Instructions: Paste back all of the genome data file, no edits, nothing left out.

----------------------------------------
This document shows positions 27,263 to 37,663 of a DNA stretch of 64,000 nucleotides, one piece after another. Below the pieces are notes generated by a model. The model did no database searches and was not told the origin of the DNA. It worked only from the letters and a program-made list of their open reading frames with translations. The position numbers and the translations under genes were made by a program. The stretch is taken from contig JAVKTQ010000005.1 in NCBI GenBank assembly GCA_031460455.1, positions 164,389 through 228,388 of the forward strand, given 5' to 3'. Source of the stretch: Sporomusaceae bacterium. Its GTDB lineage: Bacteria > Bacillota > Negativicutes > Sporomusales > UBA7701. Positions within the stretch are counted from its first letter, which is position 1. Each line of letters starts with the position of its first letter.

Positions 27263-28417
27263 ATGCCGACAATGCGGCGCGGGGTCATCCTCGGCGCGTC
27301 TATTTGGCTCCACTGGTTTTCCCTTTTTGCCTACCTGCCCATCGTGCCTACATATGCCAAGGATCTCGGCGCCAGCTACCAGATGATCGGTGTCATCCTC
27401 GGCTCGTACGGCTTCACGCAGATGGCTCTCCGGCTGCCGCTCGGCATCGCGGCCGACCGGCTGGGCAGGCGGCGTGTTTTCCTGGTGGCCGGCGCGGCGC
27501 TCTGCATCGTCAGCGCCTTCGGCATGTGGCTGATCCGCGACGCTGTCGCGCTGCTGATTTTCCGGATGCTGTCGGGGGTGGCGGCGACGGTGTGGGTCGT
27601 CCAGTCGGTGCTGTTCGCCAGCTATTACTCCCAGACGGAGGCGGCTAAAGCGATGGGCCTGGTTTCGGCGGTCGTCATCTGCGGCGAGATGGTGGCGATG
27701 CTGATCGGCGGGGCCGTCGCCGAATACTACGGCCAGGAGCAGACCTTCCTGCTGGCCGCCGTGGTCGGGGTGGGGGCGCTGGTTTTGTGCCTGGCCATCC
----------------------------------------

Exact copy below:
This document shows positions 27,263 to 37,663 of a DNA stretch of 64,000 nucleotides, one piece after another. Below the pieces are notes generated by a model. The model did no database searches and was not told the origin of the DNA. It worked only from the letters and a program-made list of their open reading frames with translations. The position numbers and the translations under genes were made by a program. The stretch is taken from contig JAVKTQ010000005.1 in NCBI GenBank assembly GCA_031460455.1, positions 164,389 through 228,388 of the forward strand, given 5' to 3'. Source of the stretch: Sporomusaceae bacterium. Its GTDB lineage: Bacteria > Bacillota > Negativicutes > Sporomusales > UBA7701. Positions within the stretch are counted from its first letter, which is position 1. Each line of letters starts with the position of its first letter.

Positions 27263-28417
27263 ATGCCGACAATGCGGCGCGGGGTCATCCTCGGCGCGTC
27301 TATTTGGCTCCACTGGTTTTCCCTTTTTGCCTACCTGCCCATCGTGCCTACATATGCCAAGGATCTCGGCGCCAGCTACCAGATGATCGGTGTCATCCTC
27401 GGCTCGTACGGCTTCACGCAGATGGCTCTCCGGCTGCCGCTCGGCATCGCGGCCGACCGGCTGGGCAGGCGGCGTGTTTTCCTGGTGGCCGGCGCGGCGC
27501 TCTGCATCGTCAGCGCCTTCGGCATGTGGCTGATCCGCGACGCTGTCGCGCTGCTGATTTTCCGGATGCTGTCGGGGGTGGCGGCGACGGTGTGGGTCGT
27601 CCAGTCGGTGCTGTTCGCCAGCTATTACTCCCAGACGGAGGCGGCTAAAGCGATGGGCCTGGTTTCGGCGGTCGTCATCTGCGGCGAGATGGTGGCGATG
27701 CTGATCGGCGGGGCCGTCGCCGAATACTACGGCCAGGAGCAGACCTTCCTGCTGGCCGCCGTGGTCGGGGTGGGGGCGCTGGTTTTGTGCCTGGCCATCC